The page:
Edamaruku waited until the discussion part of the TV program to share his findings. A war of words followed on live TV. According to Bishop Agnelo Gracias, a representative of the Catholic Church in the debate, Edamaruku's claim about the superstition of the Catholic Church was not true, as the weeping statue had not been officially declared as a Miracle.


THE INDIAN SPACE AGENCY MAKES SCALE MODELS OF SPACESHIPS THAT ARE BLESSED IN TEMPLES.

After the exchange, Edamaruku was accused of blasphemy against the Catholic faith by hurting religious sentiments. The debate was very heated, for example, arguing about cases of exorcism, the relationship between Pope Pius XI and Benito Mussolini, and how the Catholic Church burned Giordano Bruno in Rovio in 1600. The debate can be found on Youtube, though is abridged.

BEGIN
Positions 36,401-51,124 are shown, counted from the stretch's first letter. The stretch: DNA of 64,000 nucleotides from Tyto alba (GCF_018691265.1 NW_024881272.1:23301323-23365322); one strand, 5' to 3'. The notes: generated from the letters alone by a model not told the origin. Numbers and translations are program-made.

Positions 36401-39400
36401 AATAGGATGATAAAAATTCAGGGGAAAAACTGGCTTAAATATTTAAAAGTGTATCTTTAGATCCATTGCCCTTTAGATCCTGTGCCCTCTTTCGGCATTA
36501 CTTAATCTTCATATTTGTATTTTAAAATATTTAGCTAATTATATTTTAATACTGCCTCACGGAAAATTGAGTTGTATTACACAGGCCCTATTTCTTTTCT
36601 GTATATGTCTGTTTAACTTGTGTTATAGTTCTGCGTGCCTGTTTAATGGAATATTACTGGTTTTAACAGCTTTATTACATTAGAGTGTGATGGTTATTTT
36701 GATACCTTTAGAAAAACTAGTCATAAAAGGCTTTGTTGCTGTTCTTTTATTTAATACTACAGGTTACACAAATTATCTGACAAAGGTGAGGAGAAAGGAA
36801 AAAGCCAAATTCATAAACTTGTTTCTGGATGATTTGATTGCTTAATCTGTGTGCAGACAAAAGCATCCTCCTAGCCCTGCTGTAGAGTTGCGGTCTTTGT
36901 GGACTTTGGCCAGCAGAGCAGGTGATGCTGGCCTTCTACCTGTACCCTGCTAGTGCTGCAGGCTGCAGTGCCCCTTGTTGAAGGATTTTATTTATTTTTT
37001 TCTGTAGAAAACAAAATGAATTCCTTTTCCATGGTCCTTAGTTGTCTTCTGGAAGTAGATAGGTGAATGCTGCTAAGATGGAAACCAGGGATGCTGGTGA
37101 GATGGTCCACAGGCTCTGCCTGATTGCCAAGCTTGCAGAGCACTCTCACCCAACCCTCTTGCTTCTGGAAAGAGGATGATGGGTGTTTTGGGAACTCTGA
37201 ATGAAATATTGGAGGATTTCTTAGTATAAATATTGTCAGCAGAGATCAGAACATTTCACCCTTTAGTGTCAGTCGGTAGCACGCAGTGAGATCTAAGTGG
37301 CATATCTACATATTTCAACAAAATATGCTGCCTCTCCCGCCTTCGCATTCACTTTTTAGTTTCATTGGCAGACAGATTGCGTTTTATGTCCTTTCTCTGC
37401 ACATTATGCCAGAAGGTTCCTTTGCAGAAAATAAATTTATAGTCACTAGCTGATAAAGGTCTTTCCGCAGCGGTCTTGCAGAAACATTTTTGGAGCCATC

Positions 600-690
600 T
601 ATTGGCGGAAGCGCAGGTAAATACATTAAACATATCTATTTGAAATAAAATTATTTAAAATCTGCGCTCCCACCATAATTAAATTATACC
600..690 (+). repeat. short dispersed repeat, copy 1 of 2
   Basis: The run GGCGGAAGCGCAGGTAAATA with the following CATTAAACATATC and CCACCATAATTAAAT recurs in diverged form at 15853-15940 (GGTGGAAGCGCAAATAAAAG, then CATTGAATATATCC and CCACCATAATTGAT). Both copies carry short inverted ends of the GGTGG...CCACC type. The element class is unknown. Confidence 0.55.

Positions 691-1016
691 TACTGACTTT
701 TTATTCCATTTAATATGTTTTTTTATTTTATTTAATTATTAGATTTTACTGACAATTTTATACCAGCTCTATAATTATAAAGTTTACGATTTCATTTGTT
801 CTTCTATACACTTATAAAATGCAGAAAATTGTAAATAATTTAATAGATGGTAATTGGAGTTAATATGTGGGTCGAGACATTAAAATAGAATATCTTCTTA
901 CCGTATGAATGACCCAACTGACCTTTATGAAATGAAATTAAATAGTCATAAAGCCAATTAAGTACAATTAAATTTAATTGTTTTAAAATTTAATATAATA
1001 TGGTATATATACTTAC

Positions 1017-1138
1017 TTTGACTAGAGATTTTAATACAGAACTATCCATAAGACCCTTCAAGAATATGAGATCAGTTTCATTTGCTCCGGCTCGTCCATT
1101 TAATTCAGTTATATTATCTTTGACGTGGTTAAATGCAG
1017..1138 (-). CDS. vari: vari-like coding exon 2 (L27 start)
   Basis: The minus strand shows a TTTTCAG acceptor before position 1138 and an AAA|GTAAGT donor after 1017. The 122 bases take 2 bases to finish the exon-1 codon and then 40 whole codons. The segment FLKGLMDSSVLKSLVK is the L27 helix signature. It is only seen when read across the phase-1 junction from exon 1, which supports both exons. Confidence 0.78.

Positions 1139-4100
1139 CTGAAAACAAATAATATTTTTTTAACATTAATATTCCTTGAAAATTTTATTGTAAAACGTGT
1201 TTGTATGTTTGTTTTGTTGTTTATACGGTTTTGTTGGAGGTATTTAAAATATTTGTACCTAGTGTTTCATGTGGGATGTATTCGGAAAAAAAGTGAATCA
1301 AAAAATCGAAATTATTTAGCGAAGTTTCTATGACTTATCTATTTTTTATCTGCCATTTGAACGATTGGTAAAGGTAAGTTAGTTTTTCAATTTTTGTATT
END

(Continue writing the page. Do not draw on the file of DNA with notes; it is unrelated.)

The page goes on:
Edamaruku arrived in Finland because of the blasphemy charges: he would have merely imprisoned in India during the investigation. He had plans to return to India, but the murders of other rationalists made him stay in Finland. Edamaruku has a residence permit and livelihood in Finland. So he did not apply for asylum.


Edamaruku has been offered the opportunity to return to India. However, this would mean apologizing to the Catholic church or hiding from hostile parties.


- I would not like to live in hiding in my own country. I have strong convictions and clear opinions. I want to give speeches and appear on TV without harassment. I don't want to be intentionally killed.